February 14, 2006 > The John Gomes Family
The John Gomes Family
Manuel S. Silva came to the Fremont area from the Azores in the mid 1800s and worked on the John Stevenson ranch before acquiring property that stretched from Driscoll Road to the Western Pacific railroad and the Stivers-Marshall farm. He married Felicia Emillia Luna and they raised four daughters - Mary, Annie, Felicia and Louisa. Following the death of Manuel in 1884 and Felicia in 1895 the land went to three daughters who survived them.
Felicia, married Joseph Maciel and they had two daughters and one son. When Joe died, he left Felicia with the farm and their three young children. Felicia later married Manuel S. Gomes who had immigrated in 1871. In addition to operating the farm, Manuel had worked as a Hayward farmer, road master, and violinist prior to his death in 1927. The Gomes had two sons, Manuel and John, who grew up working on the farm and attending Irvington School.
As a teenager, working part-time at a local auto wrecking yard, John was allowed to take home spare parts from time to time. He eventually assembled the parts to make a Model T Ford, the first car his family owned. Planning to visit relatives, he drove his parents to San Luis Obispo in this car and while there, he met the girl who was to become his wife, Mary in 1932. Their daughter, Diane, became a teacher and taught 34 years for the Fremont Unified School District.
Mary was a real partner with John in the operation of the farm. She ran the chicken business, drove truck and hauled eggs to market at Hayward. She was also the bookkeeper and an excellent cook.
John was only 17 when his father died, leaving him with the responsibility of both the farm and his mother. In order to maintain the farm during the Great Depression he worked as a box maker for Garin Box Company and also as a mechanic for Schuckles Cannery in both Niles and Sunnyvale.
In his earlier years, John worked the fields with a horse, adding tractors, a harvester, and other pieces of equipment as conditions allowed. Besides the home place on Driscoll Road, he farmed the Glenmoor area, the Durham School area and other farms in Tracy. His crops included wheat, barley, corn, cucumbers, tomatoes, broccoli and green beans. He even had his own packing shed for preparing produce for market. He sold the ranch in 1964 and retired from farming but kept in contact with other farmers by working each fall as a Field Representative for Hunt-Wesson Cannery.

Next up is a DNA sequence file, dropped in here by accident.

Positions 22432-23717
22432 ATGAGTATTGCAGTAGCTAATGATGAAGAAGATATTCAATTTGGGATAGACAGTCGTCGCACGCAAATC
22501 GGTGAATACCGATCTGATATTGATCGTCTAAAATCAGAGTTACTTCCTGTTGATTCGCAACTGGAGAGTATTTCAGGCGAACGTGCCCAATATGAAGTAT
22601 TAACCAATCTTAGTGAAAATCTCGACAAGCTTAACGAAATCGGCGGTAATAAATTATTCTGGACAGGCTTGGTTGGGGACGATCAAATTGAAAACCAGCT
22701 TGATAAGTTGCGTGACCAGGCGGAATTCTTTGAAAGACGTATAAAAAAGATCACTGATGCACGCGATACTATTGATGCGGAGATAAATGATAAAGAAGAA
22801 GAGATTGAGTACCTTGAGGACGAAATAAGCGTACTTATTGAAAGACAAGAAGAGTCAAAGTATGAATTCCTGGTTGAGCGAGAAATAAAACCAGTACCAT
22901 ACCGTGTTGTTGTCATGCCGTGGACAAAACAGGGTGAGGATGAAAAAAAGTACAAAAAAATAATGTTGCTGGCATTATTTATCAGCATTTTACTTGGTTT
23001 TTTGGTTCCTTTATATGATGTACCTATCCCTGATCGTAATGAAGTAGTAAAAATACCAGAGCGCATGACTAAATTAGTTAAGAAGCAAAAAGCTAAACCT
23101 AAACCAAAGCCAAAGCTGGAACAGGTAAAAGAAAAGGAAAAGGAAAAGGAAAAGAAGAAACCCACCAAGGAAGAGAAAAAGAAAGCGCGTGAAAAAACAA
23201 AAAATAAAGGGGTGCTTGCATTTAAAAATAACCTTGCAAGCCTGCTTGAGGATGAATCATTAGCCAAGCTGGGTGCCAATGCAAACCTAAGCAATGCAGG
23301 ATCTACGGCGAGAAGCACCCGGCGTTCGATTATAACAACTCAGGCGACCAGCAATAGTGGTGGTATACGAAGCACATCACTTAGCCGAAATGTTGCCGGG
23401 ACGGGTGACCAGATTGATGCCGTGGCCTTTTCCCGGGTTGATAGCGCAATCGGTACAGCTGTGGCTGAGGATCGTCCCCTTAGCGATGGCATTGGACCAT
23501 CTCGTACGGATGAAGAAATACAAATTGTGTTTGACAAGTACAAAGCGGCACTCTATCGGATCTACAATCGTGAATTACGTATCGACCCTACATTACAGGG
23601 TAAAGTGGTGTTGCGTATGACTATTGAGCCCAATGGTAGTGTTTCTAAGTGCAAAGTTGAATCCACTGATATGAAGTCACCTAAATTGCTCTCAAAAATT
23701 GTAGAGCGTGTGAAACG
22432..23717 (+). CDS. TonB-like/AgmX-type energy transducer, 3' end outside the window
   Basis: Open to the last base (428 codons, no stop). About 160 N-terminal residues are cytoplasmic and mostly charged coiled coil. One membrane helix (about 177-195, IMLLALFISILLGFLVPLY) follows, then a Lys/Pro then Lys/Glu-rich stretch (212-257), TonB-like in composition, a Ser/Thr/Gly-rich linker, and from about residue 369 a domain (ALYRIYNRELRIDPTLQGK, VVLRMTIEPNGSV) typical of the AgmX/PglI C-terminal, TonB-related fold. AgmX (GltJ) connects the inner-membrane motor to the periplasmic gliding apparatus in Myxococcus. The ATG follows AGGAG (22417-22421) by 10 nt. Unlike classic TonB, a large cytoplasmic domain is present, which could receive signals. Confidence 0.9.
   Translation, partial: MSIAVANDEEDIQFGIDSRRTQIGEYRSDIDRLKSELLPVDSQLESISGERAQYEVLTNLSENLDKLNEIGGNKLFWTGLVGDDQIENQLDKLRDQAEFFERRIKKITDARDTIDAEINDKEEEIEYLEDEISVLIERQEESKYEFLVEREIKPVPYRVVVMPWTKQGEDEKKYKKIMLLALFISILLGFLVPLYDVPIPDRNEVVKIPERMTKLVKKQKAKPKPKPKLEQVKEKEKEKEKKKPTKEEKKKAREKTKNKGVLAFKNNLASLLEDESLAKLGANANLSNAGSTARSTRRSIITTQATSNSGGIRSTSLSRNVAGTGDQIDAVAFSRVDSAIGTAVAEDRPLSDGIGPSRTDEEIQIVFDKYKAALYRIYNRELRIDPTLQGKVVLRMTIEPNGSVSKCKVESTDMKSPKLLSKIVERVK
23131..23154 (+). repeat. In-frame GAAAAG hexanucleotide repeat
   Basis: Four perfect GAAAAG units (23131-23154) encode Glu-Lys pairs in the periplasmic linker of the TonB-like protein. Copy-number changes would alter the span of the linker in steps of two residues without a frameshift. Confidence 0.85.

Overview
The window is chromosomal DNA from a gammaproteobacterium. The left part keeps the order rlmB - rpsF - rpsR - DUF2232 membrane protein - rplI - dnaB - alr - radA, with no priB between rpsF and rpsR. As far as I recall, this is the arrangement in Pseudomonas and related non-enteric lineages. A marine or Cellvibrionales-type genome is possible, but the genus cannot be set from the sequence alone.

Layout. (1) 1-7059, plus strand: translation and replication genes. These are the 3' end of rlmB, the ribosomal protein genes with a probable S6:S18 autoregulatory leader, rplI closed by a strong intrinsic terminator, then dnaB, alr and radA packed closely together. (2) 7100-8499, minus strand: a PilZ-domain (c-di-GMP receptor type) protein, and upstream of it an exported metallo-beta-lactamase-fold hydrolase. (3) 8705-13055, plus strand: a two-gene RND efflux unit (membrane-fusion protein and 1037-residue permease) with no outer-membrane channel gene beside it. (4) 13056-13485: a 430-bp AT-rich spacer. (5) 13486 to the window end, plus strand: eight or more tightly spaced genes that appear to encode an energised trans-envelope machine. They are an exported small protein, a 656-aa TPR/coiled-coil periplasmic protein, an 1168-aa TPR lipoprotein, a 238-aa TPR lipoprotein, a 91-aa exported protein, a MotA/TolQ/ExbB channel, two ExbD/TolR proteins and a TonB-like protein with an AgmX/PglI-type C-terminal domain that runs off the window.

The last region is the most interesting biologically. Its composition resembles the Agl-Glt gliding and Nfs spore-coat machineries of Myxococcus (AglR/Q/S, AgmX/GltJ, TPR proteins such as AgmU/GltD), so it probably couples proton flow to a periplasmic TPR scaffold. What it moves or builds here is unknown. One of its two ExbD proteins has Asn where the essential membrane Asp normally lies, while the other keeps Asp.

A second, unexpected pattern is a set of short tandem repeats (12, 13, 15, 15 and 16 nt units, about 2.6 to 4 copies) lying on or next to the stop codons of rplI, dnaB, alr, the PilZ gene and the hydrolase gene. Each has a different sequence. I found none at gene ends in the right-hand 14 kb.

Music was a special joy to John, which he enjoyed all of his life. He was the snare drummer for the Centerville Marching Band for over 40 years, playing for many festivals and parades. John was a lifelong supporter of the Fremont Concert Band and actively promoted music education in area schools.
As a young man, John loved baseball and played for various local teams. He also enjoyed duck hunting with friends, and in later years he liked to go fishing with his wife, Mary.
John demonstrated his belief in contributing to the quality of life in the community by volunteering his time and energy in public service. He was a member of the Irvington School Board for 17 years, from 1947 to 1964 when the district unified to become part of the Fremont Unified School District. During this time the district grew from 275 to 9,250 students in 16 schools. As a member of the school board, John was always available to teachers and other district employees and officials who often sought his consul at his home or while he was out in the fields.
John was also a volunteer fireman for the Irvington Fire Department for 10 years, a director of the Irvington District Bank of America, a member of the Fremont Flood Control Advisory Board, Fremont Rotary and St. Joseph's Catholic Church. John was appointed to the Alameda County Water District Board of Directors in 1966. During his 13 years of service, the district installed a water softening plant, a Fabridam on Alameda Creek, built several reservoirs, secured Hetch Hetchy water, began a fluoridation program, added Citizens Utility Co. and protected the underground water basin. His contribution was recognized and praised when he retired from the board.
John and Mary's daughter, Diane, married Edmond Leys who also established their home in Fremont. Diane has lived all of her life on the Gomes farm except for those years she was away in school.
John Richard Gomes died in 1984. He left a legacy of service, care and concern for his family, friends and community. Those who knew him said, "He was a very compassionate, personable man. He never met a stranger." Gomes School, Gomes Park and Gomes Road were named in his honor.